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The Complete Guide for Home Studios Acoustic Treatment

One of the most important aspects of your music studio is acoustic treatment. An untreated environment will influence the sound generated by your speakers in a variety of ways, resulting in poor mixing and mastering decisions. As a result, the balanced mixes you hear on your speakers will not necessarily be observed when your audio is played on other systems. Pro-acoustic offers the UK’s most comprehensive range of acoustic treatment solutions for your home studio.

Home Studio Acoustic Treatment 

The acoustic treatment of a home studio is not easy for beginners, but with Pro-acoustic products and our expertise, we can help you get the most out of your space. This is a guide on how to introduce acoustic treatment in your home studio

  • Treating First Reflections - Assume you're at your mixing position with no acoustic treatment in your room Facing your mixing desk and listening to music.  Sound waves will be traveling around the space, these sound waves will be reflected off the many surfaces in your home. These surfaces include the ceiling, your walls, desk, etc... Sound waves bouncing off these surfaces arrive at your ears with a tiny delay after the sound travels directly from your speaker cones to your ears. Without getting into the science of it, this can result in comb filtering, which isn't ideal. Any significant reflections from your monitor speakers will cause issues with your room's frequency response, causing several dips (areas where sound waves cancel each other out) & peaks (areas where sound waves reinforce each other) across the frequency spectrum.

To solve this issue, you must create a reflection-free zone for your home studio. A reflection-free zone is a region around your listening position where no significant early reflections are present. Acoustic treatment panels strategically positioned will help with this. Using a mirror, you can easily determine where you should set your acoustic treatment panels. Get someone to help you to hold it on the surfaces where you believe there could be reflections, and then check to see whether you can see your monitor speakers. Failing that placing panels mid-way between your speaker grills and your ears will usually suffice.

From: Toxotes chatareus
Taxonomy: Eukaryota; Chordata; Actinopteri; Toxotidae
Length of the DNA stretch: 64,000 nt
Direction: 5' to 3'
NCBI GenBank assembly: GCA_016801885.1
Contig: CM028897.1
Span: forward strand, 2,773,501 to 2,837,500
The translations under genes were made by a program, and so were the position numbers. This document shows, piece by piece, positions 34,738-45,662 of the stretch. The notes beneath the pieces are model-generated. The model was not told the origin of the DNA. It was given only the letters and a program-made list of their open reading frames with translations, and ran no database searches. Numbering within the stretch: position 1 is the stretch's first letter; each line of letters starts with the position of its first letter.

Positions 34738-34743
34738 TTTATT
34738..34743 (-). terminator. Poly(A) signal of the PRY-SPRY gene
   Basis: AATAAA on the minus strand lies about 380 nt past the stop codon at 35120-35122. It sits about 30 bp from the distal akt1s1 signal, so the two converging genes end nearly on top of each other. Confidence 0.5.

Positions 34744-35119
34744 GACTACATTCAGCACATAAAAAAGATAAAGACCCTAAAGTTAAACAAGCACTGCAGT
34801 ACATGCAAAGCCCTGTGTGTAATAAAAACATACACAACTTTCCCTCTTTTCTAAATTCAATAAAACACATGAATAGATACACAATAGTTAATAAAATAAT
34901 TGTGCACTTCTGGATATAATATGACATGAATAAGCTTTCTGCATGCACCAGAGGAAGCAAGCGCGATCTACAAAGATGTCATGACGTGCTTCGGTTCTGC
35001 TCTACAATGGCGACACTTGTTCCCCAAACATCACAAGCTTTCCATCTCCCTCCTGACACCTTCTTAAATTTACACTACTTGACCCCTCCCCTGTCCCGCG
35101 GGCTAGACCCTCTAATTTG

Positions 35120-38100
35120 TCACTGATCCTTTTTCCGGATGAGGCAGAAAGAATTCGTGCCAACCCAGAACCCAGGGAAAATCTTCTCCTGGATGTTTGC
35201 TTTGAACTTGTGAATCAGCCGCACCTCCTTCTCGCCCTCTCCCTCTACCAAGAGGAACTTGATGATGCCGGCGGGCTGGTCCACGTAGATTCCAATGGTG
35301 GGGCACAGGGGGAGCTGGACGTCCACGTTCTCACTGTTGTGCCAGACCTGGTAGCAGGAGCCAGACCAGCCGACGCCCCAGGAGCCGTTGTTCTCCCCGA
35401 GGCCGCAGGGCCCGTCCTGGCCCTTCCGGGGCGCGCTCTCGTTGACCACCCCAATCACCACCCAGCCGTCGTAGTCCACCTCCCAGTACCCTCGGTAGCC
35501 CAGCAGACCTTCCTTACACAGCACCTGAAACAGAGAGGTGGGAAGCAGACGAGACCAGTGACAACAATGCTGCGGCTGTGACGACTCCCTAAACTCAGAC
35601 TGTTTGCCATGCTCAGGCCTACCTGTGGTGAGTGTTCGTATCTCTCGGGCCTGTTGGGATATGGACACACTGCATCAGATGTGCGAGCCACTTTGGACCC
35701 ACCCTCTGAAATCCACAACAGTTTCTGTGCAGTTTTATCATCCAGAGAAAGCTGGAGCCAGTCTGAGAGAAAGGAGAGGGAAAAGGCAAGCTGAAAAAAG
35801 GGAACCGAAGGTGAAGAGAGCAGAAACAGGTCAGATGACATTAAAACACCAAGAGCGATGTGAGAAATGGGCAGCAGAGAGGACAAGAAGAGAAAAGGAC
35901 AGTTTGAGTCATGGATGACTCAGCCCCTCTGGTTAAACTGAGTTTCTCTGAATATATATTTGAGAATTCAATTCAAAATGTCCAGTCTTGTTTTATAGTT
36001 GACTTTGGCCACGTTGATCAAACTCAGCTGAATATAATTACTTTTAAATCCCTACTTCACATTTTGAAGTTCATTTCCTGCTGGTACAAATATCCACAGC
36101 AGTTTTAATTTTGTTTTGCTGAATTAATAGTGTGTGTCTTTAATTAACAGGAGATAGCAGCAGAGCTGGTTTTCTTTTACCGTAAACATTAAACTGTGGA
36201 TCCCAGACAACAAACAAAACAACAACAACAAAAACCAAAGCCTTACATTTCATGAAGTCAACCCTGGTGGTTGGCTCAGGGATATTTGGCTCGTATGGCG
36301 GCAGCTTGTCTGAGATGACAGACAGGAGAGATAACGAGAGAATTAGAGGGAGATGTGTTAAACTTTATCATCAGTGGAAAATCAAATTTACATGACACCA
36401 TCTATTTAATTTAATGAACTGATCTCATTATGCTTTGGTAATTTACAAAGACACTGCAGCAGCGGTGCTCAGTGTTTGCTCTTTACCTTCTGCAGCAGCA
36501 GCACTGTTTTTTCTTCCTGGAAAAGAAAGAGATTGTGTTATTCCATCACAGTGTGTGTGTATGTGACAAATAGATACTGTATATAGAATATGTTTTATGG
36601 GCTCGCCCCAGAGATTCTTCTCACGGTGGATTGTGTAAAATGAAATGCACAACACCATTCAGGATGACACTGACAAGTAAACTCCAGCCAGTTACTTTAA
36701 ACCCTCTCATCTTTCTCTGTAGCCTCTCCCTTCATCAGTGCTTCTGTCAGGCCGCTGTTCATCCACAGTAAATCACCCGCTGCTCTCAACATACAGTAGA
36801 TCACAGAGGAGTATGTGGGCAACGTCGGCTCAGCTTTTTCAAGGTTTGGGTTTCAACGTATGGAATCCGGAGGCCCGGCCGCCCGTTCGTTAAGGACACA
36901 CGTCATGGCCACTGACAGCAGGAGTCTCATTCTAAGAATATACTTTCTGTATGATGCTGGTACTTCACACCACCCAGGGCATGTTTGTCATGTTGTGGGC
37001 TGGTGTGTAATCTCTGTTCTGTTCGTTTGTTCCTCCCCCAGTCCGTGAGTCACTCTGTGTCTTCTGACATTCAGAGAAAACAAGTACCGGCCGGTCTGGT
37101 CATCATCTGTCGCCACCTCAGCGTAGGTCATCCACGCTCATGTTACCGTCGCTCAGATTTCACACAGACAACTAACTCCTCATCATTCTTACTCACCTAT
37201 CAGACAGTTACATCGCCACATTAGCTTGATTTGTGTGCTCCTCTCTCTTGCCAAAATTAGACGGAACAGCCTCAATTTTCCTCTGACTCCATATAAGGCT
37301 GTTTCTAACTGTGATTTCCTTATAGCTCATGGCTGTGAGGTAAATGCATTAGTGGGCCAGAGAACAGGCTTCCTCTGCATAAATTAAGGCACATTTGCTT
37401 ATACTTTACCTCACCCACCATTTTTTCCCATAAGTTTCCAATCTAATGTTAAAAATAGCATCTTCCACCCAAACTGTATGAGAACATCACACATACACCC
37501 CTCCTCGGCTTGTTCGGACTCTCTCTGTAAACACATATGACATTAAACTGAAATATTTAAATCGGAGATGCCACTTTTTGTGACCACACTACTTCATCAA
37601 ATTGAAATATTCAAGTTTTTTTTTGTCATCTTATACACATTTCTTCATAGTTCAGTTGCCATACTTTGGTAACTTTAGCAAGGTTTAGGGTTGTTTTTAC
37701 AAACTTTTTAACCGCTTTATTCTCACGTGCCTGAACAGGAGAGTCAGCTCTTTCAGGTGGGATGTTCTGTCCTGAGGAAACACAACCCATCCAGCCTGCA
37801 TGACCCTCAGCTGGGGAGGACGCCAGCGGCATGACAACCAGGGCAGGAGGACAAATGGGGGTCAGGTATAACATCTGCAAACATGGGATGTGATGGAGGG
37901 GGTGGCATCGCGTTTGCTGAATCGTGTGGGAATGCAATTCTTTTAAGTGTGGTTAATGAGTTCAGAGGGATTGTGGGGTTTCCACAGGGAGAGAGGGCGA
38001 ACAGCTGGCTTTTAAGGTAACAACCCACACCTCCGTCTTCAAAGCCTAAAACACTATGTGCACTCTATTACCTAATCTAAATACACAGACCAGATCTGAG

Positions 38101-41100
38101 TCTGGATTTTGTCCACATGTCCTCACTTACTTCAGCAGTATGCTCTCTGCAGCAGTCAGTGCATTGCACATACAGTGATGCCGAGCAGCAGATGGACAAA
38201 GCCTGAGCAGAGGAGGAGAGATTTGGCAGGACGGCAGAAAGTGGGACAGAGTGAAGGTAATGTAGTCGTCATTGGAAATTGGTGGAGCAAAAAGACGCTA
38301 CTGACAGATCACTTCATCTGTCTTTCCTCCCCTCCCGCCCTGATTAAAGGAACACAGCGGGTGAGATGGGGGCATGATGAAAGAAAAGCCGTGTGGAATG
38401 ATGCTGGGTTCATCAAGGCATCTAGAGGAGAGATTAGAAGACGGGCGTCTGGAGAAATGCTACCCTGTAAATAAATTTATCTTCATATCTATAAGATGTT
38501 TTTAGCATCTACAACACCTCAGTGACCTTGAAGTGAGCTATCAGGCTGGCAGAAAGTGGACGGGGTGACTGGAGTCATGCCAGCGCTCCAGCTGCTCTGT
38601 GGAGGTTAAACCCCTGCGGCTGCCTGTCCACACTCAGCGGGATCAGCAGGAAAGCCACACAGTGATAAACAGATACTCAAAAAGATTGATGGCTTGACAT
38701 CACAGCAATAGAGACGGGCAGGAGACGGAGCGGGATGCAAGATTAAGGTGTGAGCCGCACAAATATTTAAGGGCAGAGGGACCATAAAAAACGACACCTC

• Rear Wall Acoustic Treatment - Diffusion on the back wall was formerly common in professional recording studios, but has been quite expensive to do so; in general, diffusive panels are expensive to build and manufacture. Our diffuser flex diffuser panels use a specifically generated slot pattern creating effective diffusion in your room without the expense of traditional diffusers.  However, if cost is an issue then having r uneven surfaces that scatter sound waves in all directions, dispersing standing waves and resonance frequencies will help. Diffusers are specialized acoustic components for this purpose. Diffusers are often composed of wood or other sound-absorbing materials that have been molded into an uneven surface. You could create your own diffuser panels if you can't afford factory-made ones, but this can be tricky. Another option is to use various methods to produce uneven surfaces. 

You might, for example, position a bookshelf against the back wall of your home studio if you have a bunch of books. Ensure to stack your books in a random manner to create an uneven surface. These alternatives may not be as technically advanced as specialist diffuser panels, but they are nearly always preferable to bare walls.

  • Bass Treatment – An important part of acoustic room treatment is bass treatment. Bass traps which are placed in the corners of a recording room are the simplest technique to handle bass resonances since this is where the bass energy builds up when two large surfaces meet. So, in corners you'll have three separate surfaces meeting at the two walls and the ceiling, resulting in a large bass build-up. installing bass traps in the corners of a room will help to absorb the low-end energy of your bass modes, resulting in a flatter frequency response. Our corner kits are designed to maximize the amount of absorption in and near the wall however if you are treating your corners you want to ensure you have large absorption components at and around the corners of your room.

Basic acoustic treatment isn't difficult, and the advantages outweigh the initial expense. Many studio owners will spend thousands on the latest music equipment and instruments forgetting the biggest instrument coloring their sound, their recording space, don’t be one of them. We hope this article gives you a good idea of what you can do to deliver commercial-sounding audio content in your home studio.

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